What elevated the incident of death from dental malpractice to suspicion of murder was the testimony of an eyewitness to the entire procedure. Sandra Montoya was the dental assistant at the time and claimed that Dr. Claire did nothing when she tried to alert him that his son was struggling to breathe. She said that the doctor claimed that such was common and his son was prone to having seizures. After Ms. Montoya left work at 5:00 pm the doctor waited an hour and called 911. When police and rescue workers arrived around 6:00 pm they found Dr. Claire half-heartedly administering CPR to his son with a force the equivalent of “honking a car horn with one hand”. Patrick was taken to a local hospital where he was declared dead. Montoya told police that she did not see the doctor administer the required blood pressure tests to Patrick prior to giving him the sedatives and that there were no vital signs monitored during the procedure as required by law.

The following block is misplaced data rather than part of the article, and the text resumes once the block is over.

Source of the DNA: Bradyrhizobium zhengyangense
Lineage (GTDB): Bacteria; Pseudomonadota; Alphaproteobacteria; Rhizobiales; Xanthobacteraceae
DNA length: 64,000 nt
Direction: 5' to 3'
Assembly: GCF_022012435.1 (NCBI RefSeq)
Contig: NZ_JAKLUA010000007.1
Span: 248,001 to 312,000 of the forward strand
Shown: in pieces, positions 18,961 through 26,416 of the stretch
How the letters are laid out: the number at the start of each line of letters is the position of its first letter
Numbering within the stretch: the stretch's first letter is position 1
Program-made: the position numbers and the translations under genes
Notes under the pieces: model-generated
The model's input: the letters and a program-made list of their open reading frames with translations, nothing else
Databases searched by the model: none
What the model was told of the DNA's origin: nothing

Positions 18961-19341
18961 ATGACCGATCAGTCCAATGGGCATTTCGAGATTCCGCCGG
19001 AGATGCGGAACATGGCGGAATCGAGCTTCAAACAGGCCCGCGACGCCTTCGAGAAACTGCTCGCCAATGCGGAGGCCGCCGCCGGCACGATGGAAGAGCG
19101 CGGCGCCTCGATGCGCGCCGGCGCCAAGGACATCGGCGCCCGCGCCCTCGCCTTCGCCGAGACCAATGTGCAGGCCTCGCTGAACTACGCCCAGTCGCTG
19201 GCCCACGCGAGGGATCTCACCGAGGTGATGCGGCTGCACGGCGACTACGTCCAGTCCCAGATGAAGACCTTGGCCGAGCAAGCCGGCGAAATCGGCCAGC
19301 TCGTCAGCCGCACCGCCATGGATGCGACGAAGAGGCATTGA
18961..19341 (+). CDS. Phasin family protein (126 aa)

Although Dr. Claire claimed that he had given Patrick a standard intravenous dosage of valium and morphine, lethal amounts nearly three times the required level to sedate a patient of his height and weight were found in his system including some in his stomach. It was discovered that Patrick had sought medical attention at the local emergency room and was given pain prescription painkillers including novocaine. It is suspected that Patrick, a known local drug user, could have secured the morphine illegally and used it to relieve his pain without telling his father.
Because of the uncertainties of Patrick’s prior drug use the DA was unable to proceed with murder charges. Dr. Claire cut a deal with the DA’s office and plead no-contest to the charge of “unlicensed sedation under circumstances or conditions that caused death” and agreed to three years probation and surrendered his California dental license. No arrests were ever made.